Brineura (cerliponase alfa), an enzyme replacement, is the first and only product to treat CLN2 disease
Brineura (cerliponase alfa) injection for intraventricular use is indicated to slow the loss of ambulation in symptomatic pediatric patients 3 years of age and older with late infantile neuronal ceroid lipofuscinosis type 2 (CLN2), also known as tripeptidyl peptidase 1 (TPP1) deficiency.
CLN2 disease is a rare and rapidly progressing childhood neurodegenerative disorder
CLN2 disease is one of the most common forms of neuronal ceroid lipofuscinoses (NCLs),1 also known as Batten disease.2 CLN2 disease is an autosomal recessive lysosomal storage disorder (LSD), and is associated with a predictable and rapid decline in function.1
Visit CLN2Connection.com to learn more about CLN2 disease >

Brineura helps replace the deficient tripeptidyl peptidase 1 (TPP1) enzyme in children with CLN2 disease3

Pathogenic variants (mutations) in the TPP1 gene (also referred to as the CLN2 gene) result in absence of or reduced activity of the TPP1 enzyme.4 This enzyme deficiency is associated with the neuronal degeneration observed in CLN2 disease.4
about-cell-01
Absence or reduced activity of the TPP1 enzyme is associated with an accumulation of storage material in the lysosome, which is associated with neuronal dysfunction and cell death.3,5
about-cell-02
Brineura is taken up into target cells and translocated to the lysosomes.3
about-cell-03
Brineura cleaves the lysosomal tripeptides and helps to clear accumulation in the cell.3
Brineura is contraindicated in patients with acute intraventricular access device-related complications and with ventriculoperitoneal shunts. Cardiovascular and hypersensitivity reactions related to Brineura may occur.
Brineura is an enzyme replacement therapy administered via intraventricular infusion
The use of intraventricular route ensures Brineura is delivered directly into the central nervous system. Intraventricular infusion has been used in clinical settings for over 50 years in adults and children, and is an established approach for delivery of drugs to the brain.6
Brineura is administered to the cerebrospinal fluid by infusion via a surgically implanted reservoir and catheter (intraventricular access device).3 The intraventricular access device must be surgically implanted prior to the first intraventricular infusion.3 It is recommended that the first dose be administered at least 5 to 7 days after device implantation.3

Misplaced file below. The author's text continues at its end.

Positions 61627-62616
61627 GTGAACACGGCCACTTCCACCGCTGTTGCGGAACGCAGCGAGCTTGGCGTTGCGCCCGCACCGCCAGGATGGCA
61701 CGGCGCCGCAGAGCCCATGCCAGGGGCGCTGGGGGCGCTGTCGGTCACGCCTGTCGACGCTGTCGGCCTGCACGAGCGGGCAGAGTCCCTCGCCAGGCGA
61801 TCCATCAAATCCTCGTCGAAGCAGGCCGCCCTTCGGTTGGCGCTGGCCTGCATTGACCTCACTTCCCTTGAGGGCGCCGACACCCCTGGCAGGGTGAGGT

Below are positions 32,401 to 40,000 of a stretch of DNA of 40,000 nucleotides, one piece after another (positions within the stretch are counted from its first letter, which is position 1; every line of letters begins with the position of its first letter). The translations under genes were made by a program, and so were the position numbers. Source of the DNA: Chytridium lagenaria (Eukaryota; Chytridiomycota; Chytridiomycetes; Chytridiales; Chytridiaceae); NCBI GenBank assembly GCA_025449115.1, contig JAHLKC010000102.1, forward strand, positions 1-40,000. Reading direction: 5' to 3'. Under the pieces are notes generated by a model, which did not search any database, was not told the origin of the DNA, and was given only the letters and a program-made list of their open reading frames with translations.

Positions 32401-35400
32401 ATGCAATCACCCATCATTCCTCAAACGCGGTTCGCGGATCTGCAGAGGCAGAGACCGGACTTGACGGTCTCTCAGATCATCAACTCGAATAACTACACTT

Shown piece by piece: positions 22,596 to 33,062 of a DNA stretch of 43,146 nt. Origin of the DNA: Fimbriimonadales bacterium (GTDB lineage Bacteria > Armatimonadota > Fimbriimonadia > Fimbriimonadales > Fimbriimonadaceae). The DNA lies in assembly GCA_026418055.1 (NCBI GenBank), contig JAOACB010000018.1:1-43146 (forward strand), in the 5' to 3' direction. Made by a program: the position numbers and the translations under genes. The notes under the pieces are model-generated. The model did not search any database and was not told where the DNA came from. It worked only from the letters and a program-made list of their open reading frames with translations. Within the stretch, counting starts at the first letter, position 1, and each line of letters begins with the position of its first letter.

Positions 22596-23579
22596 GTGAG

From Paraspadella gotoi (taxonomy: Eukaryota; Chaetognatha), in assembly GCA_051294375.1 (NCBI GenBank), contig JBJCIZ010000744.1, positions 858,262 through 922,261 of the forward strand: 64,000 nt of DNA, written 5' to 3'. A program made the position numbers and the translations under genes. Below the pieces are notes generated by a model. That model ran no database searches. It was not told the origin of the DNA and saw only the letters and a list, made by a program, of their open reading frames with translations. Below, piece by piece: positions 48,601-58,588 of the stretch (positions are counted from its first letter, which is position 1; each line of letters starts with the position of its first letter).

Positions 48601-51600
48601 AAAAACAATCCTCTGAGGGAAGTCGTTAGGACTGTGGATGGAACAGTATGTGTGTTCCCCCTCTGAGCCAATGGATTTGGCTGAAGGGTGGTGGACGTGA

Brineura is contraindicated if there are signs of acute intraventricular access device-related complications. In case of intraventricular access device complications, discontinue the Brineura infusion and refer to the manufacturer’s labeling for further instructions.
Device-related adverse reactions were reported in 12 patients and included infection, delivery system related complications, and pleocytosis. Device-related complications did not result in discontinuation of Brineura treatment.
Brineura dosage
vials

The recommended dosage of Brineura in pediatric patients 3 years of age and older is 300 mg administered once every other week by intraventricular infusion.3 The complete Brineura infusion, including the required infusion of Intraventricular Electrolytes, is approximately 4.5 hours.3
Brineura should be administered under strict aseptic techniques. Administration protocols may vary by institution. Refer to your institution’s policies and procedures for guidance.
The care team prepares the patient and their family for infusion and what to expect during the infusion process. The child will be monitored before, during, and after the infusion. Pretreatment of patients with antihistamines with or without antipyretics or corticosteroids is recommended 30 to 60 minutes prior to the start of the infusion.
Perform electrocardiogram (ECG) monitoring during infusion in patients with a history of bradycardia, conduction disorder, or with structural heart disease, as some patients with CLN2 disease may develop conduction disorders or heart disease. In patients without cardiac abnormalities, regular 12-lead ECG evaluations should be performed every 6 months.
Learn more about Brineura administration by downloading a Dosing and Administration Guide >
View more helpful resources >
See Brineura efficacy results
The efficacy of Brineura was assessed over 96 weeks in a nonrandomized, single-arm clinical study with extension.
Next section >
References: 1. Mole SE, Williams RE. Neuronal ceroid-lipofuscinoses. 2001 Oct 10 [Updated 2013 Aug 1]. In: Pagon RA, Adam MP, Ardinger HH, et al., editors. GeneReviews . 2. Haltia M. The neuronal ceroid-lipofuscinoses: from past to present. Biochimica et Biophysica Acta. 2006;1762:850-856. 3. Brineura [package insert]. Novato, CA: BioMarin Pharmaceutical Inc; 2020. 4. Schulz A, Kohlschutter A, Mink J, Simonati A, Williams R. NCL diseases clinical perspectives. Biochimica et Biophysica Acta. 2013;1832:1801-1806. 5. Vuillemenot B, Kennedy D, Cooper J, et al. Nonclinical evaluation of CNS-administered TPP1 enzyme replacement in canine CLN2 neuronal ceroid lipofuscinosis. Mol Genet Metab. 2015;114:281-293. 6. Cohen-Pfeffer JL, Gururangan S, Lester T, et al. Intracerebroventricular delivery as a safe, long-term route of drug administration. Pediatr Neurol. 2017;67:23-35.

Brineura® (cerliponase alfa), an enzyme replacement, is the first and only product to treat CLN2 disease

Brineura® (cerliponase alfa) injection for intraventricular use is indicated to slow the loss of ambulation in symptomatic pediatric patients 3 years of age and older with late infantile neuronal ceroid lipofuscinosis type 2 (CLN2), also known as tripeptidyl peptidase 1 (TPP1) deficiency.

CLN2 disease is a rare and rapidly progressing childhood neurodegenerative disorder

CLN2 disease is one of the most common forms of neuronal ceroid lipofuscinoses (NCLs),1 also known as Batten disease.2 CLN2 disease is an autosomal recessive lysosomal storage disorder (LSD), and is associated with a predictable and rapid decline in function.1

Visit CLN2Connection.com to learn more about CLN2 disease >

Brineura helps replace the deficient tripeptidyl peptidase 1 (TPP1) enzyme in children with CLN2 disease3

Pathogenic variants (mutations) in the TPP1 gene (also referred to as the CLN2 gene) result in absence of or reduced activity of the TPP1 enzyme.4 This enzyme deficiency is associated with the neuronal degeneration observed in CLN2 disease.4
about-cell-01
Absence or reduced activity of the TPP1 enzyme is associated with an accumulation of storage material in the lysosome, which is associated with neuronal dysfunction and cell death.3,5
about-cell-02
Brineura is taken up into target cells and translocated to the lysosomes.3
about-cell-03
Brineura cleaves the lysosomal tripeptides and helps to clear accumulation in the cell.3